Scale that exact same type of system up, and you get the grid. The power lines running down the street to Doty Scientific Inc have a rated capacity, as do the transformers, and the much smaller lines that connect DSI to the larger lines running down the road. With 4 CNC machines, 10 regular machines, several hundred fluorescent light bulbs, 5 ovens, 2 furnaces, a plug-flow reactor, 1 GC, 2 high-powered magnets in a spectrometer lab, 8 large AC units, 20 computers, and dozens of other low and mid-level power draws, there are many times we may run 50-80 kW (Yes that's a LOT for a small business. Our research is incredibly energy intensive, and we fund that research by manufacturing equipment that is sold internationally.) But even with as much power as we run, a single vehicle being charged at 3 kW would require ~ 6% of our total draw. If we had 5 such vehicles being charged at any given time, we WOULD trip the service limit for the building - something we've never done before.

    A typical small commercial enterprise (say a small clothing store in a small strip mall) might have lights, cash registers, a TV, a fan, and maybe a cell-phone charger for the person behind the register… but have parking for 20+ cars. It's easy to imagine one of these stores might operate comfortably with only an average draw of less than 5 kW. 1 single charging car out front may double their load. If the grid is analogous to a cubeland floor of an office building, then each of these businesses and stores is analogous to a single cube, and each of those EV's might be analogous to something between a personal dorm-style refrigerator.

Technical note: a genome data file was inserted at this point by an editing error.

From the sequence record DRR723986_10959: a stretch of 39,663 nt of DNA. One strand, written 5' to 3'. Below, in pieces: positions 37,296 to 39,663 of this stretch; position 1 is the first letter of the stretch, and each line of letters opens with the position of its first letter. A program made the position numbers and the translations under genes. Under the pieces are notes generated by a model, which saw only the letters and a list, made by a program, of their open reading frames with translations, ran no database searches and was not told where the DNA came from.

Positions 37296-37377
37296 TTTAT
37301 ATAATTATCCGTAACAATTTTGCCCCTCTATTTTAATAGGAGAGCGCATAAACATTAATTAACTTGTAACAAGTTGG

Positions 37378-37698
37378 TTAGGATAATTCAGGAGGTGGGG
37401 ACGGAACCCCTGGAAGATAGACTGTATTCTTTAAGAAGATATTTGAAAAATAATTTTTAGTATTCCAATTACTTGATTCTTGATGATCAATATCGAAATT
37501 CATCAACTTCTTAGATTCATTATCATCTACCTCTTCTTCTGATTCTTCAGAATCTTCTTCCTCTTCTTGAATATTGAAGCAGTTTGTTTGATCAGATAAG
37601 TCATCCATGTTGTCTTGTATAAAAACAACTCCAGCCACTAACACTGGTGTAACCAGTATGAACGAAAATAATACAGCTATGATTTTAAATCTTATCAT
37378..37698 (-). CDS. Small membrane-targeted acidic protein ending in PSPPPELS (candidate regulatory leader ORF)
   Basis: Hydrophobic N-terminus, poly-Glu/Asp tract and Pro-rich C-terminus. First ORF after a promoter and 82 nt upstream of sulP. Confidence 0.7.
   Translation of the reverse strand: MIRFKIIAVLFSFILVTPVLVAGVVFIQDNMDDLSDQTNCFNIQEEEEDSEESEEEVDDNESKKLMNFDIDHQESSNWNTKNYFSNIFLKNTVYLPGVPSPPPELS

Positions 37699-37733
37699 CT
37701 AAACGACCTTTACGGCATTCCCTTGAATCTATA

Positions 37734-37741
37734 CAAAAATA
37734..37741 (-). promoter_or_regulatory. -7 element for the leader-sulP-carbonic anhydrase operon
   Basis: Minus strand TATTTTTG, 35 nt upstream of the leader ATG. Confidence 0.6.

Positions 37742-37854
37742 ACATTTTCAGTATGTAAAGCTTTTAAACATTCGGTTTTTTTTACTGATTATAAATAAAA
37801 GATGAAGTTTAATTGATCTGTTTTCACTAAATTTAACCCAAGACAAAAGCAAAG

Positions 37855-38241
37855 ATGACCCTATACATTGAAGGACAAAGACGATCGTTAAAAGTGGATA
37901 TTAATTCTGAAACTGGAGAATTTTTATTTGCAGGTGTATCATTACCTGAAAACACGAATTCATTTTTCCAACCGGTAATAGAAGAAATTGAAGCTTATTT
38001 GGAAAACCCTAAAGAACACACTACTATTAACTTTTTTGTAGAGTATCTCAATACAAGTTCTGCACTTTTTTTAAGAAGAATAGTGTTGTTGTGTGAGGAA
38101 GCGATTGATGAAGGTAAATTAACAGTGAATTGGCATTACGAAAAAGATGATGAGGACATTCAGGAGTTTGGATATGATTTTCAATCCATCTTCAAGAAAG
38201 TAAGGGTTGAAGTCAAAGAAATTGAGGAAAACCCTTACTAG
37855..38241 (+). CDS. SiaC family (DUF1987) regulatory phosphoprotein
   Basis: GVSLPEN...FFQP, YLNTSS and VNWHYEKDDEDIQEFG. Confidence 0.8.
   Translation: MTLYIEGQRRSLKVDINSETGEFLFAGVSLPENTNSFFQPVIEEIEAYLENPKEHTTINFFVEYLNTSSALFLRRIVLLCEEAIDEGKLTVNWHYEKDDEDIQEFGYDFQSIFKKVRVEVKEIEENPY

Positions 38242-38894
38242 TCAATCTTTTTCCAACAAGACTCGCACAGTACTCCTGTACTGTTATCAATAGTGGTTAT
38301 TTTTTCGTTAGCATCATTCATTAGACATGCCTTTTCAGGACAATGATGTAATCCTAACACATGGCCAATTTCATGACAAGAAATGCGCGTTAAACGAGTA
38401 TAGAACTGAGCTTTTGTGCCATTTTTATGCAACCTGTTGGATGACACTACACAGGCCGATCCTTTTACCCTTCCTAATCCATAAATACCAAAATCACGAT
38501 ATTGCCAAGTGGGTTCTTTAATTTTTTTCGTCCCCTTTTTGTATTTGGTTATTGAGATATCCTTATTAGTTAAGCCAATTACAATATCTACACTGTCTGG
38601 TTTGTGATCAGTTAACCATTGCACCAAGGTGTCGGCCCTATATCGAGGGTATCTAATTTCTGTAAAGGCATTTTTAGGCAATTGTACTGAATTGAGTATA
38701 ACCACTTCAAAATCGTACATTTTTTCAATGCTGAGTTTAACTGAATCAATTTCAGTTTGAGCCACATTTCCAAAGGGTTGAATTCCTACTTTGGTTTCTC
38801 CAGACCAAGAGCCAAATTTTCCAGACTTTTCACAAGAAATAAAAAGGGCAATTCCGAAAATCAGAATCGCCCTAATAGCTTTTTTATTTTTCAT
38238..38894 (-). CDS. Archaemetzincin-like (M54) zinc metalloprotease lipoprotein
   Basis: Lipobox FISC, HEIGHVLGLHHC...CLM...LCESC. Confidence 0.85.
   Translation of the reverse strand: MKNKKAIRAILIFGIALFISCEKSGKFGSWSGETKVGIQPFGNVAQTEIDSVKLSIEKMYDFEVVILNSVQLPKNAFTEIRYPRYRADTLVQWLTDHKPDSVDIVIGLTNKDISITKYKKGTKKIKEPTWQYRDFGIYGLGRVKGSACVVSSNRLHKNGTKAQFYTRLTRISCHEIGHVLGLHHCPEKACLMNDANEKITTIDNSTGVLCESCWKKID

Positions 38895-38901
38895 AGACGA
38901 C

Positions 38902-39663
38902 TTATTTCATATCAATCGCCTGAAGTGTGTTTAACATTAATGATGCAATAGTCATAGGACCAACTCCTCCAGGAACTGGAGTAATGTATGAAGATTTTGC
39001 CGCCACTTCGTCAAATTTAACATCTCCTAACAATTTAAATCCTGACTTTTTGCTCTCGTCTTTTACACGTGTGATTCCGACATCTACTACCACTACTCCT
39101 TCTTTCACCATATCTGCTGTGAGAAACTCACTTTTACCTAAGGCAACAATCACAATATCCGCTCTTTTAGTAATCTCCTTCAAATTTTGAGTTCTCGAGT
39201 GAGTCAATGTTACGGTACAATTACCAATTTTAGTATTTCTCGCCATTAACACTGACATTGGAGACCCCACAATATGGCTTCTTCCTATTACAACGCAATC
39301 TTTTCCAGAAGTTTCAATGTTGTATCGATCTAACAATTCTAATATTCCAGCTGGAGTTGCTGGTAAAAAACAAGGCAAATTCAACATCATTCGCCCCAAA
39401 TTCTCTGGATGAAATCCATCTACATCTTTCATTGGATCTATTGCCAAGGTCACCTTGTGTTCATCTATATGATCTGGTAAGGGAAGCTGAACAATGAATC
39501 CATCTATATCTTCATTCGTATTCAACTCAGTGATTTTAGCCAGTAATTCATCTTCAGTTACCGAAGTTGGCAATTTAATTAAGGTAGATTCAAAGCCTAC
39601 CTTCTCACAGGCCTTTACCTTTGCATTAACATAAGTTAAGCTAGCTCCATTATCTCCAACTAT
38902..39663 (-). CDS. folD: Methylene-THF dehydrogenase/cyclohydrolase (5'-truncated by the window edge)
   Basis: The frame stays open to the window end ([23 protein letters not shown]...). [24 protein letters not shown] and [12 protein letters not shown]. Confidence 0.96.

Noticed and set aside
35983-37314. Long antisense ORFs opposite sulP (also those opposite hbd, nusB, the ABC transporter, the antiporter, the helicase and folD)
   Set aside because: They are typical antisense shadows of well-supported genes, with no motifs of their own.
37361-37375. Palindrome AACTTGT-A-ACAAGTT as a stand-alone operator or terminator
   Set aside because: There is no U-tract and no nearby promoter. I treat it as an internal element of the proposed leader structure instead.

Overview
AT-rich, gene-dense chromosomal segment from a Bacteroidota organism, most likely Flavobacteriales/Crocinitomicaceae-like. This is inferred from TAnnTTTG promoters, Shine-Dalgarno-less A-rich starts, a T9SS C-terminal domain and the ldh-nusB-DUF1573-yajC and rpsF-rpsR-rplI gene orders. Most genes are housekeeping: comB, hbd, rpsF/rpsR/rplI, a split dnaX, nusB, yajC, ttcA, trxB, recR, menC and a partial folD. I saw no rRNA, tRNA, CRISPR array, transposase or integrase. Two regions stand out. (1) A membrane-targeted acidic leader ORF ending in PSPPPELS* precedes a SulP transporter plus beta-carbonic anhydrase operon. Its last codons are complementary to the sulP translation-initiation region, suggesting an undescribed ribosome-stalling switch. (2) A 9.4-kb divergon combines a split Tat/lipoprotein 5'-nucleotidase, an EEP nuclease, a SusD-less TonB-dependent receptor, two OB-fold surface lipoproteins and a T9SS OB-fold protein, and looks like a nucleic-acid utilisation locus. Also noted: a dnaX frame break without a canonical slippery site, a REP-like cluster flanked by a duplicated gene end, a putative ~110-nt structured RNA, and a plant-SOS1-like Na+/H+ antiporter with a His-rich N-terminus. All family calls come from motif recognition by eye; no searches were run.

In order to adapt to this, the power company will have to re-wire the connection from the buildings to the transmission lines, upgrade the building's service, then upgrade the transmission line capacity for the street and some of the transformers.

    So if your initial reaction to my monetary calculation was "but if we use the cars for frequency regulation (FR) they can cycle hundreds of times during an 8 hour period!), consider that the actual maximum power deliver from the battery of a Nissan Leaf is more than 80 KW… then imagine what that would do to last-mile transmission considerations if several dozen vehicles tried to dump 80 kW back through the meter to the local transmission lines on the same street all at once.

    The transmission upgrades in established regions are so expensive that in some cases that power companies have opted for fixed muli-MWh battery stations to accommodate higher loads just to delay upgrading the transmission capacity!

    Think about it.

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Comments (26)
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  • Clearly explaining the obvious, incomprehensible to trolls. Good job. :)
    8 Jun 2012, 05:28 PM Reply Like
  • > half-V2G... 30%... 20%


    Half V2G doesn't mean half the kWh energy. It means that the vehicle would vary its rate of charging (kW) following a frequency regulation signal -- never discharging, only charging, but varying the rate to benefit the grid.
    8 Jun 2012, 05:48 PM Reply Like
  • Author’s reply » Marketquant,


    V2G has always been a concept of using the batteries in the vehicles to use as a charge/discharge battery for grid storage. Every single paper that I have read on the subject (six papers and countless articles) has mentioned preserving half of the battery for driving functions, while using the other half of the battery's capacity for charge/discharge frequency regulations (hence the name "vehicle-to-grid"). When you used the phrase "half V2G", I therefore assumed this was merely a name change to clarify that half of the battery's capacity would be preserved for driving the vehicle.